Ghost Cult’s Keefy caught up with John Connolly of Sevendust to chat about their new album, Blood and Stone, releasing on October 23rd, 2020 via Rise Records. We discussed the making of the new album, releasing new music during this uncertain time, the more adult themes of the band’s music these days, how the band approaches songwriting, working with producer Elvis Baskette, the decision to cover Soundgarden’s “The Day I Tried To Live” and how they almost didn’t go through with it and more. Purchase the album here and listen to our chat right now.
Having been graced by the patronage of Aaron Harris and Chino Moreno for the last three years, Brooklyn couple Spotlights have shared the stage with the latter’s Deftones while still sailing under many radars. That may be about to change with the permanent appointment of live drummer Chris Enriquez and the release of sophomore album Love & Decay (Ipecac Recordings).Continue reading
Small Town Titans, who have already shown to be impressive on their own merits with their originals, have turned in a great cover of Soundgarden’s classic track ‘Spoonman’. They dropped the track and an official performance video in tribute to the legendary band for their album Superunknown, which turned 24 years old on March 8th. Continue reading
It normally takes a good ten years or so before you get a renaissance of a dead, buried and creatively exsanguinated genre, so it’s hard to tell if In Search Of Sun are spearheading a new (or should that be nu-) generation of alternative metal or if they missed the wake while they were in the midst of rebranding themselves from groove-metalcore outfit Driven in favour of a more honest, rockier sound.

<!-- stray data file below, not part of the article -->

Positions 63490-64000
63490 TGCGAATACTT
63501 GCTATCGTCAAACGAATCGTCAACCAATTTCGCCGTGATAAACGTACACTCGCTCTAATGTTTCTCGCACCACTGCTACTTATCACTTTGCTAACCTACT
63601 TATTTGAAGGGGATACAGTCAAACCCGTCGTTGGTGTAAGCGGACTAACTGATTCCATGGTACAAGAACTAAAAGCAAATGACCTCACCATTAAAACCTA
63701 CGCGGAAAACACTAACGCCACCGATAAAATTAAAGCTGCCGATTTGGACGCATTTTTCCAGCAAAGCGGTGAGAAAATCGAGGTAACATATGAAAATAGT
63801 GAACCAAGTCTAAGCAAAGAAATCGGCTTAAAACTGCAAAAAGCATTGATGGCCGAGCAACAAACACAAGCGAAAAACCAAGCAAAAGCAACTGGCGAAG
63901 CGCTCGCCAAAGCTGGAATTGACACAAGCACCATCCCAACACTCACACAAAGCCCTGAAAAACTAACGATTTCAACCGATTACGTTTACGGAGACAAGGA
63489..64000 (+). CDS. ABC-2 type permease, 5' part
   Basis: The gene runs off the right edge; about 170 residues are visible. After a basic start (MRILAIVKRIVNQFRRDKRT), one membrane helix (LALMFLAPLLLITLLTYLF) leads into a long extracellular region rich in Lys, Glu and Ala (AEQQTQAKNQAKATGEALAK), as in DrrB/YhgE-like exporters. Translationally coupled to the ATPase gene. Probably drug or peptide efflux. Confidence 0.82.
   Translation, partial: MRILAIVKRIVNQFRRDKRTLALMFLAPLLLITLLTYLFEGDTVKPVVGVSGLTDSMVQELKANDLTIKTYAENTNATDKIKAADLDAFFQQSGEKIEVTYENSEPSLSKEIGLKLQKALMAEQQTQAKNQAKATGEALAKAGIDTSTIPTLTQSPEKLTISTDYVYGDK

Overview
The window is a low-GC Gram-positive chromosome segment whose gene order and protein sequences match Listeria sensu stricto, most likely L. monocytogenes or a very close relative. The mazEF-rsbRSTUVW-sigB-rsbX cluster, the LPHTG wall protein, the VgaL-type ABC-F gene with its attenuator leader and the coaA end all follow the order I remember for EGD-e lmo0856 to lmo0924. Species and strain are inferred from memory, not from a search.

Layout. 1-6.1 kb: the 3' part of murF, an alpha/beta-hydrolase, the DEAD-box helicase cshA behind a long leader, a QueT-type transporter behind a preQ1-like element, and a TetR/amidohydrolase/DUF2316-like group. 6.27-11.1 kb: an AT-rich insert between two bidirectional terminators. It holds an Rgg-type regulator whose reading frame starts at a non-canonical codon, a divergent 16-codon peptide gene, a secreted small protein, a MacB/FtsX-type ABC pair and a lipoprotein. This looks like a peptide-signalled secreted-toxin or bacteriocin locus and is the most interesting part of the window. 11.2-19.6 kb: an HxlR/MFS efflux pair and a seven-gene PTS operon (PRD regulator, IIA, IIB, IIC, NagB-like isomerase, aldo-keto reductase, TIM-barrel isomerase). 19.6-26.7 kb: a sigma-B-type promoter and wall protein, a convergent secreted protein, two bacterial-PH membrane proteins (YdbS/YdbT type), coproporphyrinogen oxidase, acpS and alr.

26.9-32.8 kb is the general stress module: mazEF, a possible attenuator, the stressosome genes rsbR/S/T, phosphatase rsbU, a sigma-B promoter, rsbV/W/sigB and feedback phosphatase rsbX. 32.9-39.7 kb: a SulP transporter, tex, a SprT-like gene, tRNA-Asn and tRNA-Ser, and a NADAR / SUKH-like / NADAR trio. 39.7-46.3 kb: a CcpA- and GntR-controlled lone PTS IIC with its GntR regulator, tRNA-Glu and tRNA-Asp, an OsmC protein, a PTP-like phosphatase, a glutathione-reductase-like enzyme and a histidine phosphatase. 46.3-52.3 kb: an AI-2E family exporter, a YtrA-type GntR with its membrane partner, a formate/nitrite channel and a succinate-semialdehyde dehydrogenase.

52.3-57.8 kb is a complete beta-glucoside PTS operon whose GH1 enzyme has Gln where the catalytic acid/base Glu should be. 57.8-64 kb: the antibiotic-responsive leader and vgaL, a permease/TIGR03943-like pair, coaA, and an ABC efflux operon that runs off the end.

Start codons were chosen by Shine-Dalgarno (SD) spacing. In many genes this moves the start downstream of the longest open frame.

Launching with a promising Tremonti-esque building intro to the opener and title-track, The World Is Yours (Raging Demon), their first full length, kicks off by showing a hand that will repeat itself throughout the album, the heavier commencement, dialling it back down for a shuffling verse to give room to Adam Leader’s decent half-shouted, half-crooned vocals that call to mind a gruff take on the legendary pipes of John Bush, particularly on ’51 56’, before bringing the guitars in heavier on an understated chorus.
So far so good, but while the concept is decent you won’t win a game of poker playing the same hand the same way, unless it’s a Royal Flush. With little distinction between the songs evident, and the parts of each song each so similar with rung out guitars and a stolid mid-pace throughout, this is more of a Ten/Jack hand and The World Is Yours runs out of steam at about mid-point, eventually seeming like one 48 minute long increasingly more boring song that never quite gets going.
There are moments of promise, but they lack the catchiness or quirkiness of Breaking Benjamin (I can’t believe I just used Breaking Benjamin in a positive light, I’m going to kill my brother for subjecting me to them over the years), the energy and swagger of a Soil, the class or distinctiveness of an Alter Bridge and don’t even come anywhere near close to the depth of a Superunknown (A&M).
Ultimately, while they may be In Search Of Sun, the London quintet never reach the light.